Gene therapy in transplantation.
Wood KJ., Prior TG.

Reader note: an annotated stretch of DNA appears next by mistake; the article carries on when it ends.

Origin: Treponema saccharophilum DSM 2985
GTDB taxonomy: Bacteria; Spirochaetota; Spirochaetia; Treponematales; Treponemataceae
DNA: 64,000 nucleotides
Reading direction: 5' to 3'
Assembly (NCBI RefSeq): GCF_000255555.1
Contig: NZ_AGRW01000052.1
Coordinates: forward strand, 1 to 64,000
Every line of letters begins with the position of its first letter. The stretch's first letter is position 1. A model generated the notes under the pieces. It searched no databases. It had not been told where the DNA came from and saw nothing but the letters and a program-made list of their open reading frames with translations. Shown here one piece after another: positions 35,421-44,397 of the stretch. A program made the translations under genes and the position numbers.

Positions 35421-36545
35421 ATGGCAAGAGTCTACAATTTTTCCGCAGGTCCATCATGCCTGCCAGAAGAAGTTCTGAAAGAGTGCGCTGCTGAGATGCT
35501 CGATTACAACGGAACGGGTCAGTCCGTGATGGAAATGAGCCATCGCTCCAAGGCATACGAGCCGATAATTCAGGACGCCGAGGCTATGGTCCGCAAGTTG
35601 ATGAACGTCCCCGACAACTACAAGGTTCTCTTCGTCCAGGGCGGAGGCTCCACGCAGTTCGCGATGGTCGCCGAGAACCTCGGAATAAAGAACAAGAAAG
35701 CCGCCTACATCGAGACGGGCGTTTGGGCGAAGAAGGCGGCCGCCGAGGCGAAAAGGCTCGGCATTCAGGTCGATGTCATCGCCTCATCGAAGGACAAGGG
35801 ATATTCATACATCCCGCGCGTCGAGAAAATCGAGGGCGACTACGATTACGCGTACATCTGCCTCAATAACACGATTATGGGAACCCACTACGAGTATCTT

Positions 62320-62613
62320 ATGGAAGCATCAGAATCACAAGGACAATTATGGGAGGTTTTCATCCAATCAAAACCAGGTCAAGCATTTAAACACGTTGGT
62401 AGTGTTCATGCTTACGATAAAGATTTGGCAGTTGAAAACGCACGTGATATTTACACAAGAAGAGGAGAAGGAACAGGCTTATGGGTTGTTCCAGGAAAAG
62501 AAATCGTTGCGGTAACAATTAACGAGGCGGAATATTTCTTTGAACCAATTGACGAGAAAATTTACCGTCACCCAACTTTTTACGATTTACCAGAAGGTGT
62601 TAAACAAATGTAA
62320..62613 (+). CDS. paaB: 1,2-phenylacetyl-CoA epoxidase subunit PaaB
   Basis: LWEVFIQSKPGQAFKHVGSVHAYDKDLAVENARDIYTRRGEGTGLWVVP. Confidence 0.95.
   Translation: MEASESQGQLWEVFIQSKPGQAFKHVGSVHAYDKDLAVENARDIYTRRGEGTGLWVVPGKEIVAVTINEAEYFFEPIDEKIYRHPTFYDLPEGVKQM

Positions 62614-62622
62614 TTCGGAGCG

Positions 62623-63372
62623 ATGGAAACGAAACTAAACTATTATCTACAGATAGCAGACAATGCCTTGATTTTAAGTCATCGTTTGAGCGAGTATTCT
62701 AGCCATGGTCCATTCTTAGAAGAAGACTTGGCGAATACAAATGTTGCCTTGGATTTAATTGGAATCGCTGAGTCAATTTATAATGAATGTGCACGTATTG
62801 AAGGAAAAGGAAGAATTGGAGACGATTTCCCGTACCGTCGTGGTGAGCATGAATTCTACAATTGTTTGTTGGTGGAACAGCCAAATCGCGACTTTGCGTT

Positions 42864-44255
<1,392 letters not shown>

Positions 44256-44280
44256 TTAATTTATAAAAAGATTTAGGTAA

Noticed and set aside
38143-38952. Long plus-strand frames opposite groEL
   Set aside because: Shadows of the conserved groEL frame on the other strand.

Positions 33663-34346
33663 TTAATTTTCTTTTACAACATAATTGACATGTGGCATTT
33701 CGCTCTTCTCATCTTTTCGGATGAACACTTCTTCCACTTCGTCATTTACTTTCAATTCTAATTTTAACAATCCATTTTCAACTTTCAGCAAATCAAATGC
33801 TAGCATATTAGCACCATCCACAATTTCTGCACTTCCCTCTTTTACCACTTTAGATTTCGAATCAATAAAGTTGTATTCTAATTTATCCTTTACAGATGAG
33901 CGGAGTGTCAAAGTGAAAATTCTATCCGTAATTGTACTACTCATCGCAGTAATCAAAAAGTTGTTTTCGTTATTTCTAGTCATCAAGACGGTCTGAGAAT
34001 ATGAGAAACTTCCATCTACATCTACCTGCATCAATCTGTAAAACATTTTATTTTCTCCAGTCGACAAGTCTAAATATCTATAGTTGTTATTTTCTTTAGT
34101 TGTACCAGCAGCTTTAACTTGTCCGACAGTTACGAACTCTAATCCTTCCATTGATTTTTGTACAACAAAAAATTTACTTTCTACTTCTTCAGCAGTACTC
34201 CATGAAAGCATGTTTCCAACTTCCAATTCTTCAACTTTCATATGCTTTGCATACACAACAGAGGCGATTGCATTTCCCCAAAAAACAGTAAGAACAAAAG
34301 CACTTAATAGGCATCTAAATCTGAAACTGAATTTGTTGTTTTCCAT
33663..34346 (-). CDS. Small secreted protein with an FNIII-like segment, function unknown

In transplantation, gene therapy strategies to prolong graft survival involve gene transfer and expression of immunomodulatory or graft-protecting molecules. The local production of immunosuppressive molecules has the potential to reduce their systemic side effects, and to increase their bioavailability and hence their therapeutic efficiency. Ex vivo gene transfer enables manipulation prior to engraftment. Vectors have now been developed that can optimally transfer the relevant genes to various cells, tissues and organs. The elimination of genetically modified cells can even be time-controlled by prodrug administration in suicide gene therapy systems. Gene transfer to stem cells may eventually lead to accelerated tissue repair and regeneration. In addition, xenotransplantation and organ cloning techniques have the potential to resolve the current shortage of donor organs.